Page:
Open access peer-reviewed chapter

Polymer Nanocomposites

Written By

Maria Inês Bruno Tavares, Emerson Oliveira da Silva, Paulo Rangel Cruz da Silva and Lívia Rodrigues de Menezes

Submitted: 08 September 2016 Reviewed: 27 February 2017 Published: 12 July 2017

DOI: 10.5772/intechopen.68142

From the Edited Volume

Nanostructured Materials - Fabrication to Applications

Edited by Mohindar Singh Seehra

Chapter metrics overview

2,595 Chapter Downloads

View Full Metrics


The development of polymer nanocomposites has advanced, especially due to their new properties after nanoparticle incorporation. Many nanocomposites composed of synthetic polymers and/or biopolymers have been studied after incorporation of a diversity of nanoparticles, which differ in form, shape, surface area and chemical organization. In this chapter, some examples of nanocomposites based on poly-vinyl alcohol (PVA); polycarbonate (PC) and matrixes of dental resins are presented. These nanocomposites could be obtained by three basic methods: in situ polymerization, solution casting and melt extrusion. The best method is determined by the relation and route to the polymer-nanoparticle pair. The dispersion and distribution of nanoparticles in the polymer matrix is the key to obtaining new materials with synergism of compounds properties. This synergism depends on how strong is the intermolecular interaction between the polymer matrix and nanoparticles. The evaluation of new nano systems can be done by different techniques, usually microscopy, X-ray diffraction, thermal analysis and so on. Low-field NMR relaxometry has been used to evaluate polymer nanocomposites. This technique provides valuable information related to the interaction of the nanoparticles with the polymer matrix, and it also indicates the dispersion and distribution of these nanoparticles in the matrix.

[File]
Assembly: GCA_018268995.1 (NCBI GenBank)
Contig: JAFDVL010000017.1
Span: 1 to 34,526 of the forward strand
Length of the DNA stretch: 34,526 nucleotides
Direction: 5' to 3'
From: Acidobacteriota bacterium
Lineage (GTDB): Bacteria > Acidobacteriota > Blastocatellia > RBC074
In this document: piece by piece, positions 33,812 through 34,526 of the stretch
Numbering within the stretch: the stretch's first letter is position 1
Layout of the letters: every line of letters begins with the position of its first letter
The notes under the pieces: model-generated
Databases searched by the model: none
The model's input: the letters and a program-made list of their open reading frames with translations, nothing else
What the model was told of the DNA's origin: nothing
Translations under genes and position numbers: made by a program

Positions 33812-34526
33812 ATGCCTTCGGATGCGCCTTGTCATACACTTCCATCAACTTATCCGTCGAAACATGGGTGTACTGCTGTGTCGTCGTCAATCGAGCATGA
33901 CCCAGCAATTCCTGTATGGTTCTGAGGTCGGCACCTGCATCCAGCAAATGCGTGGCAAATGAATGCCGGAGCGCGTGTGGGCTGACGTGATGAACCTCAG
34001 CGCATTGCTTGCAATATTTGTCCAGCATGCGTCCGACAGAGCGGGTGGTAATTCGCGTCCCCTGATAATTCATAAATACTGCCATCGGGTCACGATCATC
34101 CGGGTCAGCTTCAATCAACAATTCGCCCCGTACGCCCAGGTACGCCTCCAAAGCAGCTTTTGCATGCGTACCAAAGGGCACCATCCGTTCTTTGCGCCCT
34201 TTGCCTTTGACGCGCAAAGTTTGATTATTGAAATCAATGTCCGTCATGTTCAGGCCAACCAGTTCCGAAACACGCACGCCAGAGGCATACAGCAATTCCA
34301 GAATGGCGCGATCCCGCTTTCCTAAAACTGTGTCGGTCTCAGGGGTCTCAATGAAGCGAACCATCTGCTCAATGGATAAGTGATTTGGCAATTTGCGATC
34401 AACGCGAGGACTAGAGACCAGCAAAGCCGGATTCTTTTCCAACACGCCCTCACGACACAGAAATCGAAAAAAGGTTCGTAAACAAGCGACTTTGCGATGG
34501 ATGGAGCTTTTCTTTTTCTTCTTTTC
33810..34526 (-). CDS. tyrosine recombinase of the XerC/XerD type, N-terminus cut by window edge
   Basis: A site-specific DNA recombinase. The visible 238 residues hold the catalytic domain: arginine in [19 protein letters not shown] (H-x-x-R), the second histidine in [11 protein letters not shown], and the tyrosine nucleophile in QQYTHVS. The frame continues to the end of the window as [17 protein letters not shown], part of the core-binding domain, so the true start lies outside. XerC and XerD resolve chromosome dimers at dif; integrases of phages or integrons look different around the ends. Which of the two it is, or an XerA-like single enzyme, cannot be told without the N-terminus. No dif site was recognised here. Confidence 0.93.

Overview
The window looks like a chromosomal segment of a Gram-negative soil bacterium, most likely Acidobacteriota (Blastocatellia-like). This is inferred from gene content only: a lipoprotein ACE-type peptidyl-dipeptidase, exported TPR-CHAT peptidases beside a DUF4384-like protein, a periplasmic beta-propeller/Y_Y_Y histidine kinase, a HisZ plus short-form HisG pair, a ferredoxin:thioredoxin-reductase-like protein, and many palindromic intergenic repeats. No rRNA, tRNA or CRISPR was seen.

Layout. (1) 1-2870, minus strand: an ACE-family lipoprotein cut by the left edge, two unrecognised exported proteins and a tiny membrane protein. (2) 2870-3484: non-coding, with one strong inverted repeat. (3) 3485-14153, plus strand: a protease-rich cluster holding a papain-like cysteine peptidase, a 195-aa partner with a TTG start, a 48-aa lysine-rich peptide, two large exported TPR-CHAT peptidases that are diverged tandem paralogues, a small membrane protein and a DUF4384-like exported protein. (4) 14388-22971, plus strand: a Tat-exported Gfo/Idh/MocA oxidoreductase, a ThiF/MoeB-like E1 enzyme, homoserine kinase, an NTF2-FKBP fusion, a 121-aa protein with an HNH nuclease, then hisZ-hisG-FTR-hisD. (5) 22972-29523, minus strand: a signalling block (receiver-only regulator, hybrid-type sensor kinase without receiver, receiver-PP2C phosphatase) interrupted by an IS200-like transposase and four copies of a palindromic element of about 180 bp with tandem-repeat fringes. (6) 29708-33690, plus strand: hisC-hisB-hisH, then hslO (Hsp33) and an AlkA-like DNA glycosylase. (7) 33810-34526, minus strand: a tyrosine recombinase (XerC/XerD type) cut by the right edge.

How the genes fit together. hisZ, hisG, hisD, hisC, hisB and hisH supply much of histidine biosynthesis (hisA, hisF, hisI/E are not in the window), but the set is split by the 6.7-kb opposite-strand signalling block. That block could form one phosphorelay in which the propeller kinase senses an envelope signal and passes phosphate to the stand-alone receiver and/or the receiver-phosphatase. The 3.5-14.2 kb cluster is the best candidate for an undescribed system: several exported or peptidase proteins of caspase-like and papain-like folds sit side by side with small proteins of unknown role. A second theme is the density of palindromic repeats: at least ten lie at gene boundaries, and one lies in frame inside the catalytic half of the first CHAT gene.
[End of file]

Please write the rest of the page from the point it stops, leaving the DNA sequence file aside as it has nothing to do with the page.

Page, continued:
• nanocomposites
  • polymer
  • spin lattice relaxation

1. Introduction

Development of polymer nanocomposites has advanced quickly because these new materials normally present better properties when compared to pure polymers and/or polymer composites, due to the new architecture. Many natural polymers, synthetic polymers, biopolymers, and elastomers have been used to prepare these materials, containing different nanoparticles incorporated in them, depending on the application [19]. To obtain these new materials with good characteristics, it is necessary to choose the right polymer-nanoparticle pair and preparation technique, because the new architecture depends on this.

To generate polymer nanocomposites, the following important information on the components need to be considered in order to understand the behavior of the new materials: (i) polymer mass; (ii) polymer chemical structure; (iii) polymer semi-crystallinity; (iv) polymer chemical solubility; (v) polymer thermal stability; (vi) nanoparticle surface area; (vii) nanoparticle chemical structure; and (viii) nanoparticle dispersion. There are several methods to obtain these materials, the most common being in situ polymerization, solution dispersion (including nanoprecipitation and spray drying) and melt extrusion. Each process has its own particularity. But the essence of all polymer nanocomposites is the final morphology, irrespective of the process, which depends on polymer-nanoparticle interactions that will promote good dispersion and distribution of the nanoparticles in the polymer matrix [1014]. The final morphology also depends on the process of obtaining the polymer nanocomposite.